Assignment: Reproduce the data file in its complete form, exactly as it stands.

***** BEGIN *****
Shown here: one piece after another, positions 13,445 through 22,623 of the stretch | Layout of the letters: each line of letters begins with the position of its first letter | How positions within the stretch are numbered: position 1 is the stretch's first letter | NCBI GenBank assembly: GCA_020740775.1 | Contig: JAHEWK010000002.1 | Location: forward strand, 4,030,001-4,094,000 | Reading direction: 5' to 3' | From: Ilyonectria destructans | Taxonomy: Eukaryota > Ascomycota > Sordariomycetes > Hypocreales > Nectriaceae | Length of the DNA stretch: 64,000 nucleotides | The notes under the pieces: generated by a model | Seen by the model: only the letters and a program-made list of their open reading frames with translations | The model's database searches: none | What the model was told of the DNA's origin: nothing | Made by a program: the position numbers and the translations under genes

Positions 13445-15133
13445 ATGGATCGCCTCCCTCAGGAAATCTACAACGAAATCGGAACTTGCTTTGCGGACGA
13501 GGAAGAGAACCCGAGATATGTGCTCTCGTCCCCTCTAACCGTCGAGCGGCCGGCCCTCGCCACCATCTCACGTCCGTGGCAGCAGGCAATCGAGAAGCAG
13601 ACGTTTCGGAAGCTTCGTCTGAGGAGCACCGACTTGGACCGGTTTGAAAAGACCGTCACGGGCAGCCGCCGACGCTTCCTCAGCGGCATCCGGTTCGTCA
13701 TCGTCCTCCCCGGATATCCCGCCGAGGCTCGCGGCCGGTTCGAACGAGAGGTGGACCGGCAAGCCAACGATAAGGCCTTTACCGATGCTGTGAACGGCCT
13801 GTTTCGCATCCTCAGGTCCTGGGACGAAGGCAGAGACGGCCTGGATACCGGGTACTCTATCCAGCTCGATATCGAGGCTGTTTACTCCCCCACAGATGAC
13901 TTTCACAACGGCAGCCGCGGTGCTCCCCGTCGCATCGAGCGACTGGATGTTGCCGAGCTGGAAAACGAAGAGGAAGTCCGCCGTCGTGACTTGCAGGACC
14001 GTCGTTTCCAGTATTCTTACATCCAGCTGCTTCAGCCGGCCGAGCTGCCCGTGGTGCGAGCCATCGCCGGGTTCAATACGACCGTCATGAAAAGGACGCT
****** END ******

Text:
Shown here: one piece after another, positions 13,445 through 22,623 of the stretch | Layout of the letters: each line of letters begins with the position of its first letter | How positions within the stretch are numbered: position 1 is the stretch's first letter | NCBI GenBank assembly: GCA_020740775.1 | Contig: JAHEWK010000002.1 | Location: forward strand, 4,030,001-4,094,000 | Reading direction: 5' to 3' | From: Ilyonectria destructans | Taxonomy: Eukaryota > Ascomycota > Sordariomycetes > Hypocreales > Nectriaceae | Length of the DNA stretch: 64,000 nucleotides | The notes under the pieces: generated by a model | Seen by the model: only the letters and a program-made list of their open reading frames with translations | The model's database searches: none | What the model was told of the DNA's origin: nothing | Made by a program: the position numbers and the translations under genes

Positions 13445-15133
13445 ATGGATCGCCTCCCTCAGGAAATCTACAACGAAATCGGAACTTGCTTTGCGGACGA
13501 GGAAGAGAACCCGAGATATGTGCTCTCGTCCCCTCTAACCGTCGAGCGGCCGGCCCTCGCCACCATCTCACGTCCGTGGCAGCAGGCAATCGAGAAGCAG
13601 ACGTTTCGGAAGCTTCGTCTGAGGAGCACCGACTTGGACCGGTTTGAAAAGACCGTCACGGGCAGCCGCCGACGCTTCCTCAGCGGCATCCGGTTCGTCA
13701 TCGTCCTCCCCGGATATCCCGCCGAGGCTCGCGGCCGGTTCGAACGAGAGGTGGACCGGCAAGCCAACGATAAGGCCTTTACCGATGCTGTGAACGGCCT
13801 GTTTCGCATCCTCAGGTCCTGGGACGAAGGCAGAGACGGCCTGGATACCGGGTACTCTATCCAGCTCGATATCGAGGCTGTTTACTCCCCCACAGATGAC
13901 TTTCACAACGGCAGCCGCGGTGCTCCCCGTCGCATCGAGCGACTGGATGTTGCCGAGCTGGAAAACGAAGAGGAAGTCCGCCGTCGTGACTTGCAGGACC
14001 GTCGTTTCCAGTATTCTTACATCCAGCTGCTTCAGCCGGCCGAGCTGCCCGTGGTGCGAGCCATCGCCGGGTTCAATACGACCGTCATGAAAAGGACGCT